EVELYN CHEROMIAH (1928–2013)
LAGUNA SMALL OLLA circa 1990
We can't overstate Evelyn Cheromiah's importance. She brought an almost moribund tradition back to life. In the early 20th century, Laguna's men were working for the railroad, bringing home comfortable incomes. The women no longer had to spend long days at the railroad station selling pottery to tourists, so they stopped making it and, if they wanted pottery, they bought it from Acoma. Then, in the mid-20th century, Laguna had a uranium mine, with more employment for men and women both. Pottery was largely forgotten, but Evelyn Cheromiah swam upstream. In the 1970s, she got a Federal Grant to teach pottery-making at the Pueblo. There still aren't a lot of potters working at Laguna, but there are some great ones. Without Evelyn Cheromiah, we probably wouldn't have artists like Calvin Analla, Gladys Paquin, Michael Kanteena and Max Early. Our co-author John Blom felt so strongly about Evelyn's importance that he dedicated Southwestern Pottery, Anasazi to Zuni to her along with six other potters who revived almost-vanished traditions. Largely because those potters led the way, we have dazzling contemporary work from places where the art had nearly died.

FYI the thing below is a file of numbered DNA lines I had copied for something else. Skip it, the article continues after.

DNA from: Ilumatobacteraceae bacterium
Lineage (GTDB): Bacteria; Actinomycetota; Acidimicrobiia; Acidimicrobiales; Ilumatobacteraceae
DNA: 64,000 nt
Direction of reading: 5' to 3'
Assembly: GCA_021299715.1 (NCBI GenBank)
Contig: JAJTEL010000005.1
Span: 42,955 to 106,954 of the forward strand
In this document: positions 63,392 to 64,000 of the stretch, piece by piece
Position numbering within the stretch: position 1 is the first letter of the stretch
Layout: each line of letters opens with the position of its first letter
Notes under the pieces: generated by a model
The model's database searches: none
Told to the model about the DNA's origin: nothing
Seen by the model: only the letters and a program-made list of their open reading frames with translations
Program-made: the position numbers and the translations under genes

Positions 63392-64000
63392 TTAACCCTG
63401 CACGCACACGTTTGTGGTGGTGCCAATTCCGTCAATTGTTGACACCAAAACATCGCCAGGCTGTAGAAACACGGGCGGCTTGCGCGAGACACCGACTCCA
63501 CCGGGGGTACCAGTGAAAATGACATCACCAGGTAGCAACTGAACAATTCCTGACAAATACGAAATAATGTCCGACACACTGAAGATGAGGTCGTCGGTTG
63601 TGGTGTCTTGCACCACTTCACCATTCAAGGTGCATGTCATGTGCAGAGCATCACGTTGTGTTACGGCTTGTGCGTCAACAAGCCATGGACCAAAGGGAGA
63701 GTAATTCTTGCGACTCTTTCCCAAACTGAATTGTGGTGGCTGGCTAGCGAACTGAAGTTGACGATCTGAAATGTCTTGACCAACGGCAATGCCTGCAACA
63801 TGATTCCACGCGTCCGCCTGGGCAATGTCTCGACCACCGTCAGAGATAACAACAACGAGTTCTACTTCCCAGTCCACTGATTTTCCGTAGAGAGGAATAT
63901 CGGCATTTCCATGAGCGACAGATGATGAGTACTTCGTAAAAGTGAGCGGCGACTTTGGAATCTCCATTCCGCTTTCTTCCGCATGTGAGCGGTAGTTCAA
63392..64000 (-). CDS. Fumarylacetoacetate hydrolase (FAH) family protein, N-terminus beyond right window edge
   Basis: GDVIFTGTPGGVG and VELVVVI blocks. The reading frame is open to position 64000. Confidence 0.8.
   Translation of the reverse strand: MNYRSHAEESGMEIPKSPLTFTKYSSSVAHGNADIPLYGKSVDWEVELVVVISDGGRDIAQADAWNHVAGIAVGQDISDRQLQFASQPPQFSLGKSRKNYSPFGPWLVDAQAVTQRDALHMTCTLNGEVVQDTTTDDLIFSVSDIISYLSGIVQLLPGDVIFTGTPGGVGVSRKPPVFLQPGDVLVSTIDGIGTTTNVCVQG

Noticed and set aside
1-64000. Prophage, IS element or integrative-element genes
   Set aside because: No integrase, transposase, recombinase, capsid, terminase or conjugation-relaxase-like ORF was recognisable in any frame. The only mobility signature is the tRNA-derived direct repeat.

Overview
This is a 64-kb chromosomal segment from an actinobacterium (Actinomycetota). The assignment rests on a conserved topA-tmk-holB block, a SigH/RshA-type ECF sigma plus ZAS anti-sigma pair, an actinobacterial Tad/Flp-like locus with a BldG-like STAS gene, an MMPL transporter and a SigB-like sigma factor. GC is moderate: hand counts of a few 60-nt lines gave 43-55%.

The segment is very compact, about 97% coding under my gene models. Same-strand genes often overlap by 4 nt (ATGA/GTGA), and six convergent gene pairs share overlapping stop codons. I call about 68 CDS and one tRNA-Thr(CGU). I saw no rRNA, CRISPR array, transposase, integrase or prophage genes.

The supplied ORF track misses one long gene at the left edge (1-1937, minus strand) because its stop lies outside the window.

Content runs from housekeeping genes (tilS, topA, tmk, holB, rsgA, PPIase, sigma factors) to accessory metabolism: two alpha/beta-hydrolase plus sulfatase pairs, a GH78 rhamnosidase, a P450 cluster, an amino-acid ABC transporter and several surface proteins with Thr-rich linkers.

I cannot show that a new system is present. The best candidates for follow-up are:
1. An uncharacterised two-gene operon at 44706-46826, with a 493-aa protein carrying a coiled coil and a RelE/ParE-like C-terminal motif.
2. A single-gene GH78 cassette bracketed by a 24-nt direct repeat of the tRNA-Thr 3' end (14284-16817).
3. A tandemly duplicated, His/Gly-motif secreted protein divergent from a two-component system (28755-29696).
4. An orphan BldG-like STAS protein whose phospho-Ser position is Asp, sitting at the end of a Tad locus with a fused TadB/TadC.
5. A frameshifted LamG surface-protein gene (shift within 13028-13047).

Take a close look at this one. It's is an excellent piece in superb condition by a truly important potter who's no longer with us. The price is deceptively low because we got lucky at an auction.
8" diameter x 7-3/8" high